As U.S. Secret Service agents keep a close watch, Republican vice presidential candidate Alaska Gov. Sarah Palin holds her son Trig as she walks back to her motorcade with her husband Todd, second from right, after meeting Republican presidential candidate Sen. John McCain, R-Ariz., at the airport in Minneapolis, Wednesday, Sept. 3, 2008. (AP Photo/Susan Walsh)
ST. PAUL, Minn. - Alaska Gov. Sarah Palin cast herself as an outsider and took a swipe at Democrat Barack Obama on Wednesday in what was the most anticipated speech of the Republican National Convention. In remarks released in advance of her appearance, she pledged that as John McCain's running mate, she wanted to go to Washington not to seek the media's approval but "to serve the people of this country."
Depicting herself as "just your average hockey mom," Palin described her political career as mayor of her small town before her election as governor.
"Since our opponents in this presidential election seem to look down on that experience, let me explain to them what the job involves," Palin said. "I guess a small-town mayor is sort of like a `community organizer,' except that you have actual responsibilities."
Palin didn't mention Obama by name but her target was obvious: Obama began his political life as a community organizer.
Palin also said she was not part of the permanent "Washington elite." She said some in the media think that makes her unqualified.
"Here's a little news flash for all those reporters and commentators: I'm not going to Washington to seek their good opinion — I'm going to Washington to serve the people of the country," Palin said.
The speech was the first-term Alaska governor's first chance to fully introduce and define herself to the American public.
"Here's how I look at the choice Americans face in this election," she said. "In politics, there are some candidates who use change to promote their careers. And then there are those like John McCain, who use their careers to promote change." It was another indirect dig at the Democratic presidential nominee.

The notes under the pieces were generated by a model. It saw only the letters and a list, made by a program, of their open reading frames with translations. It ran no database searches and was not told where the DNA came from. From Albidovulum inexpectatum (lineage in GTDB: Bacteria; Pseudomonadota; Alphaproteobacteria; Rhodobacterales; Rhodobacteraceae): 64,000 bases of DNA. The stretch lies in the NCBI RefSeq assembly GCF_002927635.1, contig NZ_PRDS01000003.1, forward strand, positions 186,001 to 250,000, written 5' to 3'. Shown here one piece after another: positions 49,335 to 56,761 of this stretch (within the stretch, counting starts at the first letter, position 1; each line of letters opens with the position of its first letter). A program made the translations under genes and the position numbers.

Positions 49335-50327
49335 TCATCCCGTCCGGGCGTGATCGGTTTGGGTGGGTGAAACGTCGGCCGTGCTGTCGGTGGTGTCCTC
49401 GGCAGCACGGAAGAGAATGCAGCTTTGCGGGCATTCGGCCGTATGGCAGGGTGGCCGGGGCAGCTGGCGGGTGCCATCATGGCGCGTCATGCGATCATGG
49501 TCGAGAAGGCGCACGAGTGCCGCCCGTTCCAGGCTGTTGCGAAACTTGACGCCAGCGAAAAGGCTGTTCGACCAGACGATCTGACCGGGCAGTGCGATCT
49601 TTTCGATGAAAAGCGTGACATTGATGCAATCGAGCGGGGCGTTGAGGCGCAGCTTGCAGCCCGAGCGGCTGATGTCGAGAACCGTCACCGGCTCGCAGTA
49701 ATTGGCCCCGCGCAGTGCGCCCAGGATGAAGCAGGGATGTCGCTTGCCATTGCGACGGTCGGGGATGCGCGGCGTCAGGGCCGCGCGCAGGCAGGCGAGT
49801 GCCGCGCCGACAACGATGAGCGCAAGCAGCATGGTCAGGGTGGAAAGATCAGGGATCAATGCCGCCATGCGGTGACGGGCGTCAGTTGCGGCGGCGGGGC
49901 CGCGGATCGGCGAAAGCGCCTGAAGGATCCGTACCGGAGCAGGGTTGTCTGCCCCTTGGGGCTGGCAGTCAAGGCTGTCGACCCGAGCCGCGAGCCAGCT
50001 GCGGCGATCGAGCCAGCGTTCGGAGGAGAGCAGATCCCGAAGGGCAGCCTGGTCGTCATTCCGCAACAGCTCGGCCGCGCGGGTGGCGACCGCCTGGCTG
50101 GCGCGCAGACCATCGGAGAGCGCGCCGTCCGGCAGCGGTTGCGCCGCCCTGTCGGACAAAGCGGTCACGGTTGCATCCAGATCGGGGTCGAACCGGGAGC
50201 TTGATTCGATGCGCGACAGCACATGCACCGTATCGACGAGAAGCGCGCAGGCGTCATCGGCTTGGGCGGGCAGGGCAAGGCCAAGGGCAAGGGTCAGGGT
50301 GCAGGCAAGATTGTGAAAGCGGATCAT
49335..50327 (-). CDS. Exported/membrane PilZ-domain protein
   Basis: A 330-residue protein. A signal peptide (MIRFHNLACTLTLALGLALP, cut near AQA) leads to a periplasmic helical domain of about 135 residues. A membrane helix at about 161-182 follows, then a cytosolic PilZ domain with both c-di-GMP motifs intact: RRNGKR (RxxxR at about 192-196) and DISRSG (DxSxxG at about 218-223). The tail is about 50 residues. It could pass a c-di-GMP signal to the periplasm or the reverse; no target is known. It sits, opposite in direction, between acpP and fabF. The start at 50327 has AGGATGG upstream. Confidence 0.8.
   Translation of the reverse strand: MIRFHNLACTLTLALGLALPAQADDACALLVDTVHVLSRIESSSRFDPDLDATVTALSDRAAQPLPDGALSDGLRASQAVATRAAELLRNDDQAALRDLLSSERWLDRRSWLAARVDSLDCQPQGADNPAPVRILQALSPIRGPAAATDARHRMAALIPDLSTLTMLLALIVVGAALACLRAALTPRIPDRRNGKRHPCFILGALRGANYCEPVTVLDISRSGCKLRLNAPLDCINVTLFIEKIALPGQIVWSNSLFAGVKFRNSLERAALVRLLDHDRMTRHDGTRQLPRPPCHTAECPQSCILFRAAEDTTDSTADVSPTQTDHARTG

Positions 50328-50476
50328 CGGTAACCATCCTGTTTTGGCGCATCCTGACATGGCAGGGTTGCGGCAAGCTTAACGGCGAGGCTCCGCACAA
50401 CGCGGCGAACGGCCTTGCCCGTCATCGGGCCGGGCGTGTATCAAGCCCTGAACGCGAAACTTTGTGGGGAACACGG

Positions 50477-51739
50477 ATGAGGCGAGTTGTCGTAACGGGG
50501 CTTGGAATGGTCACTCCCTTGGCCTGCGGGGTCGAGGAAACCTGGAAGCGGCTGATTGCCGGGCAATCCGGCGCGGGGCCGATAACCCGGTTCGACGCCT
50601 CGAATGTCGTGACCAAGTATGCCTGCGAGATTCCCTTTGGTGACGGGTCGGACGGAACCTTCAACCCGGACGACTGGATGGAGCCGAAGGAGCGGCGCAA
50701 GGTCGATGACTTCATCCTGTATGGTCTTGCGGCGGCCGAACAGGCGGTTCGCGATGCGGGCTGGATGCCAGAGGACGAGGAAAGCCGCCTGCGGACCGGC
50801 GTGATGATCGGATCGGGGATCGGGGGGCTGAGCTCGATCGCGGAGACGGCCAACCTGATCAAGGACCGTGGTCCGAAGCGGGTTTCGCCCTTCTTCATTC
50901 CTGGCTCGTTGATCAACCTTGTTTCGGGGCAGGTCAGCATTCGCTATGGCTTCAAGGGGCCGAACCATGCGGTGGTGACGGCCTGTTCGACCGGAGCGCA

In what was clearly the most important speech in her life, Palin went over her experience as a public servant. "I had the privilege of living most of my life in a small town. I was just your average hockey mom, and signed up for the PTA because I wanted to make my kids' public education better," she said.
"When I ran for city council, I didn't need focus groups and voter profiles because I knew those voters, and knew their families, too," she said.
In the excerpts released by the McCain campaign, Palin emphasized energy policy, one of her areas of expertise.
"Our opponents say, again and again, that drilling will not solve all of America's energy problems — as if we all didn't know that already. But the fact that drilling won't solve every problem is no excuse to do nothing at all," she said.
Palin has been an aggressive advocate for drilling in Alaska's Arctic National Wildlife Refuge, while McCain opposes drilling there. That difference was not touched on in the excerpts.
Palin said that in a McCain-Palin administration "we're going to lay more pipelines, build more nuclear plants, create jobs with clean coal, and move forward on solar, wind, geothermal, and other alternative sources. We need American energy resources, brought to you by American ingenuity, and produced by American workers.